Jun 25, 2024

Community Highlight: Jia Wang

Jia Wang (JW) is a microbiologist with degrees in Chemical and Biological Engineering from the South Dakota School of Mines and Technology. Jia currently researches genomics and metagenomics of foodborne pathogens in the Department of Food Science at the University of Tennessee – Knoxville. Jia studied the formation and mechanisms of microbial communities as a postdoctoral research associate in the Plant Microbe Interfaces (PMI) Science Focus Area (SFA) at Oak Ridge National Laboratory. 

What was your research focus in the PMI SFA?

(JW) My research for the PMI project primarily used computational models and multi-omics analysis to understand the functional roles and metabolic interactions of rhizospheric (or plant root-associated) microbial communities. The greater aim of the project is managing renewable energy sources. Synthetic microbial communities were constructed to observe how communities form, while computational modeling of multi-species microbial communities was established to elucidate the mechanisms by which metabolic interactions influence community assembly. Additionally, I collaborated with fellow researchers in the PMI group to devise strategies for integrating proteomic and metabolomic approaches with genome-scale computational modeling.

How have you benefited from working with KBase?

(JW) Collaborating with KBase has been an invaluable learning experience for me. I’ve gained proficiency in the entire research process, from genome annotation to community flux-balance analysis modeling. This greater understanding has enabled me to investigate and simulate metabolic exchanges within microbial communities, thereby deepening my comprehension of interactions between microorganisms within these communities.

What is your favorite part about using KBase?

(JW) As a microbiologist with limited coding experience, I initially found navigating bioinformatic software tools to be challenging. However, KBase’s integration of numerous analysis tools with graphical user interfaces proved to be a game-changer. These user-friendly interfaces eliminate the need for coding skills, significantly streamlining my workflow and saving considerable time. Moreover, while some software necessitates high-performance computers, KBase’s server-based processing negates the need for powerful PCs, making computational tasks accessible and efficient.

What role do you see KBase having in open science principles?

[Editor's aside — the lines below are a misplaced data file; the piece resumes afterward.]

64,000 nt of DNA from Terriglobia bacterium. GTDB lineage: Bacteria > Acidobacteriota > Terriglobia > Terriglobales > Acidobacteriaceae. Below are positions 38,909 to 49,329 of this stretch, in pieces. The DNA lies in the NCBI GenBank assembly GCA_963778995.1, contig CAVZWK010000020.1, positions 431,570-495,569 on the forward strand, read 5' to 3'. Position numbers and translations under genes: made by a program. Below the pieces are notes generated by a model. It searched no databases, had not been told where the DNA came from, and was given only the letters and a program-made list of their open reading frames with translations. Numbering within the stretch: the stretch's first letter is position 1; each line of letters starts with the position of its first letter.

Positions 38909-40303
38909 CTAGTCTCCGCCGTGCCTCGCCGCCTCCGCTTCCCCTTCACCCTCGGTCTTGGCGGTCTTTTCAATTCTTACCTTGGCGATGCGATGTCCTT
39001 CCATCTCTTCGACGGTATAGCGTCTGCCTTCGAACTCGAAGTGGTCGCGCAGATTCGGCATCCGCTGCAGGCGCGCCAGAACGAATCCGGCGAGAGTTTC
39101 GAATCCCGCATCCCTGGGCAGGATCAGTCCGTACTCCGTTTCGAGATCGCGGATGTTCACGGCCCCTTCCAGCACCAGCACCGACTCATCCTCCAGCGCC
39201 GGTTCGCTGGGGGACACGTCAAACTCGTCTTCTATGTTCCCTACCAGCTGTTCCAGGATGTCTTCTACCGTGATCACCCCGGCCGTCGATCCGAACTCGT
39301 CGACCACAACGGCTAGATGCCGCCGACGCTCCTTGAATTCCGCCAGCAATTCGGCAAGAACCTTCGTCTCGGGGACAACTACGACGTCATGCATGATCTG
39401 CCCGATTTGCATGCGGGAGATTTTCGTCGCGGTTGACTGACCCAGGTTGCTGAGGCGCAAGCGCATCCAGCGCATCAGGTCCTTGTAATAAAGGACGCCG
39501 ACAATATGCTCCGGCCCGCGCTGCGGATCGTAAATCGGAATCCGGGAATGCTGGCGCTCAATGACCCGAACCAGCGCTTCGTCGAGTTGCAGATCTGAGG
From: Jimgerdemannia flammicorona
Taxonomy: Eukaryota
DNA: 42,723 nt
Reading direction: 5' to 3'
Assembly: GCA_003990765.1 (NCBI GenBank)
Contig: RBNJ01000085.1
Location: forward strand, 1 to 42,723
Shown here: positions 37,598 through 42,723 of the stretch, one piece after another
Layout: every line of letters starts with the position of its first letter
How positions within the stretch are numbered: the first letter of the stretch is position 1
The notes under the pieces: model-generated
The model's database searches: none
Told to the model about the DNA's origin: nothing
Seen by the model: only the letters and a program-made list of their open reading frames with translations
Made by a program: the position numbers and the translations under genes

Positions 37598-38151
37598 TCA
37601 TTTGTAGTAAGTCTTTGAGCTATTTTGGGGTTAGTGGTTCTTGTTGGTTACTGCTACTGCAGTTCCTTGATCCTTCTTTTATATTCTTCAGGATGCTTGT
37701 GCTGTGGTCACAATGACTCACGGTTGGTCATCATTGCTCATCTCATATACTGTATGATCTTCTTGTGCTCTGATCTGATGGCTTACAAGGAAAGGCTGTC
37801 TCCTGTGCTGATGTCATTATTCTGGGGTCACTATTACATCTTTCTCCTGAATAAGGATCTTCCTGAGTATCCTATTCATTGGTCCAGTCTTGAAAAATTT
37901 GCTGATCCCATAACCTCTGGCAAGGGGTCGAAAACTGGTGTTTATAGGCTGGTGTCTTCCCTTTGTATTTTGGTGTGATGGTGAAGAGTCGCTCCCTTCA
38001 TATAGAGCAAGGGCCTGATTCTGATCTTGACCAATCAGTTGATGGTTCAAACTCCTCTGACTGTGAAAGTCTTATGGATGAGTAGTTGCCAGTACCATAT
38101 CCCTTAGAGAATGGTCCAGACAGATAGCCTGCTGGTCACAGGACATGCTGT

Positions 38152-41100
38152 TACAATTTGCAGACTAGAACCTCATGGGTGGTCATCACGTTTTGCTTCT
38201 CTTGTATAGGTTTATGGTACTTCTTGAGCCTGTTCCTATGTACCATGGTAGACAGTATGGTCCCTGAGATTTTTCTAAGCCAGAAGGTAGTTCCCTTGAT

(JW) By utilizing and creating public Narratives, I believe KBase plays a significant role in sharing scientific knowledge and findings to diverse audiences, thereby promoting scientific literacy and fostering public engagement with science.

What is one “behind the scenes” thing you want to share about your project?

(JW) One intriguing aspect I’d like to share from behind the scenes is the availability of public Narratives. These Narratives were referenced in the articles I consulted while researching methods for simulating microbial community growth using KBase (Henry et al. 2016; https://narrative.kbase.us/narrative/13807). It’s incredibly handy and efficient to have clickable links to these public Narratives, as they provide comprehensive details about the KBase applications (tools, version, and parameters) utilized in the referenced articles. Through these Narratives, I gained insights into the rationale behind the selection of specific applications for constructing metabolic models.

Furthermore, coding cells within Narratives allow me to tailor analysis for my own research endeavors. Overall, public Narratives serve as invaluable resources for learning and advancing my work.


C.S. Henry, H.C. Bernstein, P. Weisenhorn, R.C. Taylor, J.Y. Lee, J. Zucker, H.S. Song. “Microbial community metabolic modeling: a community data‐driven network reconstruction.” Journal of Cellular Physiology 231(11), 2339-2345 (2016). https://doi.org/10.1002/jcp.25428

J. Wang, M.R. Appidi, L.H. Burdick, P.E. Abraham, R.L. Hettich, D.A. Pelletier, M.J. Doktycz. “Formation of a constructed microbial community in a nutrient-rich environment indicates bacterial interspecific competition.” mSystems 9:e00006-24 (2024). https://doi.org/10.1128/msystems.00006-24

    J. Wang, D.L. Carper, L.H. Burdick, H.K. Shrestha, M.R. Appidi, P.E. Abraham, C.M. Timm, R.L. Hettich, D.A. Pelletier and M.J. Doktycz. “Formation, characterization and modeling of emergent synthetic microbial communities.” Computational and Structural Biotechnology Journal 19: 1917-1927 (2021). https://doi.org/10.1016/j.csbj.2021.03.034

      Ellen Dow
      Ellen Dow
      Lawrence Berkeley National Laboratory

      Ellen G. Dow, Ph.D. is a member of the outreach, communications, and user development team. Inspired by involvement in science outreach throughout graduate school, she left the bench to gain experience in informal education and cultivate community engagement from the general public to science sectors. A molecular biologist by training, Ellen applies her research experience to support scientists and develop resources for the KBase community.